Three Rider Opinions on MotoGP vs. WorldSBK

As the sun set on the third day of the Jerez Test, Jonathan Rea hogged the limelight with the second fastest time of the day. With MotoGP bikes sharing the track with World Superbike runners, the story of the day was that Rea spent most of the day leading the “faster” GP boys. The question in the aftermath however was how does this reflect on both championships? Rea was a tenth of a second off the fastest time of the day, set by Hector Barbera. The speed and performance of the Kawasaki rider was hugely impressive, but is this a sign that the production bikes can hold their own, or is it a fortuitous confluence of circumstances?

How Kawasaki Plans to Defend Its WSBK Title in 2017

It took Kawasaki until last year to finally win a World Superbike manufacturer’s title. Having retained the crown in 2016, the Japanese factory will have to dig deep in 2017 in order to keep it. Winter testing is a time to take stock of what worked well on your bike in the past, and what now needs now to improve. Kawasaki won over half of the races in the last three years, but despite these successes the team is working hard to find improvements. The final four rounds of the season saw Chaz Davies and Ducati dominate proceedings, making them the early favorite for title success in 2017. New regulations will see split throttle bodies now outlawed, and there are also changes to the battery regulations. While Jonathan Rea has been running his bike in this specification for most of 2016 his teammate, Tom Sykes, has not.

Motorcyclist Magazine Moving to Six-Issue per Year Format, As Editor-in-Chief Marc Cook Leaves the Publication

Changes are afoot at Motorcyclist magazine, as the monthly publication is set to move to a six-issue per year format starting in Spring 2017. That transition will come from the direction of a new leader too, as Editor-in-Chief Marc Cook will be leaving Motorcyclist as well. Cook outlined his departure, and announced the new format for Motorcyclist, citing the many contributions his team of writers have made over the course of his tenure at the magazine. As the opening paragraph to Cook’s goodbye letter coyly suggests, the media landscape in the motorcycle industry is shifting, pushing Motorcyclist magazine in a new direction.

BMW G310R Street Tracker by Wedge Motorcycles

A few months ago, this pocket-sized street tracker caught my attention on Facebook. It was based off the BMW G310R street bike platform, that much I could tell, but I couldn’t find anymore information on the machine. A few more weeks of this lonesome photo sitting in my ‘to do” box, and it finally moved on to the place where all good stories go to die. So, imagine my surprise when our friends at BMW Motorrad Japan sent me the following photos, which depict a new custom bike they commissioned from Takashi Nihira, at Tokyo’s Wedge Motorcycles. It is the same bike I saw months earlier, but now we know who to thank for its creation, as well as a little bit more about its build. Its is quite impressive, for an unassuming “little” street tracker, don’t you think?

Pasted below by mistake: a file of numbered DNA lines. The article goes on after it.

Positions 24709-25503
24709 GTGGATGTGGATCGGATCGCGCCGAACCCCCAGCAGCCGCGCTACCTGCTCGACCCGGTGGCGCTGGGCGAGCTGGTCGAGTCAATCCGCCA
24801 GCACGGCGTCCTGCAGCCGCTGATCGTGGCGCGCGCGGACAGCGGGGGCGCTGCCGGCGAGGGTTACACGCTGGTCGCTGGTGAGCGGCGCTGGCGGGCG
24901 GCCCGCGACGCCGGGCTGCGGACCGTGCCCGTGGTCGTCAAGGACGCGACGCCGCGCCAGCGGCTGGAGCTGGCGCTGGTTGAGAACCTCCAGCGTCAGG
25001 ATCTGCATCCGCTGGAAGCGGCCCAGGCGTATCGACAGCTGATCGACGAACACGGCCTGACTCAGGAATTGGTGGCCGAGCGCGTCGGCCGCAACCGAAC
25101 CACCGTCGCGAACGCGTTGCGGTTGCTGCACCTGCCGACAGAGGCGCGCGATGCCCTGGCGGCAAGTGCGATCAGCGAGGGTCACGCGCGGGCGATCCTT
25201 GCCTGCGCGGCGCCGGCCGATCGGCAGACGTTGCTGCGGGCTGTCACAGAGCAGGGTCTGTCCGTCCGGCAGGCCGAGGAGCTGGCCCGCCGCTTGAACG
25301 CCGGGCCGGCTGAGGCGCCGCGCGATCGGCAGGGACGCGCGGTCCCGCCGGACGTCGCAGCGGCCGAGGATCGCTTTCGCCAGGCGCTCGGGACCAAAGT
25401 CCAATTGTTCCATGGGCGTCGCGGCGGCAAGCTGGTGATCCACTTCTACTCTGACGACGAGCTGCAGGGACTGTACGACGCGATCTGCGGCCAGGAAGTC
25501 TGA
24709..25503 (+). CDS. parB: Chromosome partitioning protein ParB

From Russia with Love, MV Agusta Finds New Money

Last week, I was ready to start polishing the obituary for MV Agusta – the Italian company seemingly in an impossibly terminal state. Now it seems MV Agusta’s fortunes are changing, with the Italian motorcycle maker signing an agreement with the Black Ocean investment group to recapitalize MV Agusta. Details of the pending transaction haven’t been released, but we can assume that the increase in capital will help ease MV Agusta’s relationship with suppliers, get workers back on the assembly line, and continue the development of new models. The €20 million question though is whether Black Ocean’s investment will mean the departure of AMG, the German auto brand acting now like an albatross around MV Agusta’s neck.

Ducati MHLeggera Concept by Speed Junkies

The Ducati 1299 Superleggera might be the most technically astounding machine ever to come from the Italian brand, but all those exotic materials and fancy electronics are lost on some riders – motorcyclists who prefer more simpler times. So the good folk at Speed Junkies have heard this call, and mashed-up the 1299 Superleggera with Ducati’s perhaps most coveted nod to the past, the Mike Hailwood inspired Ducati MH900e. Both the Superleggera and MH900e are beauties in their own right, though there is something interesting to the design that Speed Junkies proposes with the two bikes together. We thought you would find the concept interesting, and there is a second “race” version waiting for you after the jump as well. We are of the belief that either would look good in our garage.